The results further demonstrated that conical phase fronts are a flexible means for partial correction of surface aberration effect22,23,24 while also serving to manipulate Kerr lensing and plasma defocussing effects when higher pulse energies are available. Testing of other non-conical phase fronts shapes will be beneficial in learning how to further manipulate the complex interplay of light interactions that control the final focal volume shape in this complex domain of aberrated nonlinear beam propagation and dissipation. An all-encompassing beam shaping model for varying energy and focal depth is increasingly rewarding for controlling the larger interaction volumes now possible with the emergence today of kilowatt class ultrafast lasers52.

Methods

Experimental setup and beam shaping

The experimental arrangement for modifying the ultrafast laser beam with an SLM is shown in Fig. 1. Concave and convex conical phase fronts were applied to form single-pulse filaments in fused silica over a wide range of focal depths and pulse energies. The beam delivery system (Fig. 1a) was fed with an ytterbium-doped fibre laser (Amplitude Systems; Satsuma), providing a Gaussian intensity profile with beam quality factors of \({M}_{x}^{2}\) = 1.14 and \({M}_{y}^{2}\) = 1.01. The laser beam was frequency doubled to 515 nm wavelength to yield 250 fs pulses with maximum pulse energy of 10 µJ and variable repetition rate up to 2 MHz.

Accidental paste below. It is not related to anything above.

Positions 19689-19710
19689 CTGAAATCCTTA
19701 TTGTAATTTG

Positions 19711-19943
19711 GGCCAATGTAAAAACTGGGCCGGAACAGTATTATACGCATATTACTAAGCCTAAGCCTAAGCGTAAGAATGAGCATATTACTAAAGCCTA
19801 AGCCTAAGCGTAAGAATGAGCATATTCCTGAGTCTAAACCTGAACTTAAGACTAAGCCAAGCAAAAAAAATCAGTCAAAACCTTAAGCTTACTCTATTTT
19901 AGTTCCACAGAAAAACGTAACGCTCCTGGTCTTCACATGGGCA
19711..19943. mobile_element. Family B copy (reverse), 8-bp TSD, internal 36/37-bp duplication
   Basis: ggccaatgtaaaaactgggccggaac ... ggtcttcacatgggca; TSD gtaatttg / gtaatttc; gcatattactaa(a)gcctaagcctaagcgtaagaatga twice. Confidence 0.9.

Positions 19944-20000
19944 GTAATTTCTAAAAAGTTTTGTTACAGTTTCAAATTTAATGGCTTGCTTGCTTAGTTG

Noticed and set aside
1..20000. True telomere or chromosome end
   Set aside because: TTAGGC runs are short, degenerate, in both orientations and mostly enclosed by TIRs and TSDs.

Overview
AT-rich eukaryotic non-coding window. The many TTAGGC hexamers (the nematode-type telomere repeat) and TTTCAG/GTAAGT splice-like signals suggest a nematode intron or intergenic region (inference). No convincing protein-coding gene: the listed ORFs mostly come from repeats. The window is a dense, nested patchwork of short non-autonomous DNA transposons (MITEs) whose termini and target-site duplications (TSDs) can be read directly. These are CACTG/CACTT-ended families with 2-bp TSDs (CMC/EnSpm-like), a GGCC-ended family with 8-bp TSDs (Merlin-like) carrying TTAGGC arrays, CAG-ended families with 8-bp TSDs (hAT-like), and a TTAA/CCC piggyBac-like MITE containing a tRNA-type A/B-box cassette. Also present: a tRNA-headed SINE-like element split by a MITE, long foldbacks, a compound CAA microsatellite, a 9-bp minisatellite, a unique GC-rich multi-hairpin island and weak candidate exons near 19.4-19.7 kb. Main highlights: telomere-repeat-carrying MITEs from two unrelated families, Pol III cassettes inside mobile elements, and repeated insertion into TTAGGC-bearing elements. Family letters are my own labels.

The output beam was expanded (not shown) to 10 mm spot size (\(1/{e}^{2}\)) to fill the 12 × 16 mm2 aperture (600 × 800 pixels of 20 µm size) of the liquid–crystal-on-silicon (LCOS) phase shifting SLM (Hamamatsu; X10468-04). A linear radial phase ramp generated a variable complementary conical angle, θ, with respect to a flat surface as defined in Fig. 1b,c, applied over ranges of 0 to + 6.6 mrad and 0 to − 6.6 mrad, respectively. The peak angles were limited by beam delivery apertures (mirrors and lenses) that reduced the relative transmission to 57% and 62%, respectively. A 4f-system of two lenses, l1 and l2, with focal lengths f1 = 85 cm and f2 = 35 cm, respectively, relayed the SLM-shaped beam (SLM plane) to the back focal plane of the aspherical fabrication lens l3 (f3 = 4.5 mm, 0.55 NA, Newport; 5722-A-H) with de-magnification of \(\frac{{f}_{1}}{{f}_{2}}=\frac{85 cm}{35 cm}\approx 2.43\). The fabrication lens completed a final Fourier transform to generate the Vortex beam with the ring pattern as shown by the Fourier simulation in Fig. 1d when positioned at the focal plane (z = 0) inside of a fused silica substrate. The patterns were similar for the two opposite angles of \(\uptheta =\pm 0.34\mathrm{ mrad}\). Fourier propagation simulation showed the angularly dispersed rays to converge after (Fig. 1b, left) or prior to (Fig. 1c, left) the focal plane position (white dashed line), generating a 0th order Gaussian–Bessel like beam. The peak intensity of Gaussian–Bessel beam was found to surpass the intensity of the Vortex beam except for the smallest angles (i.e. |\(\uptheta\)| < 0.17 mrad). In this way, laser interactions were dominated by the filament shape of the Gaussian-Bessel beam, while the length could be flexibly tuned simply by changing the conical angle, \(\uptheta\).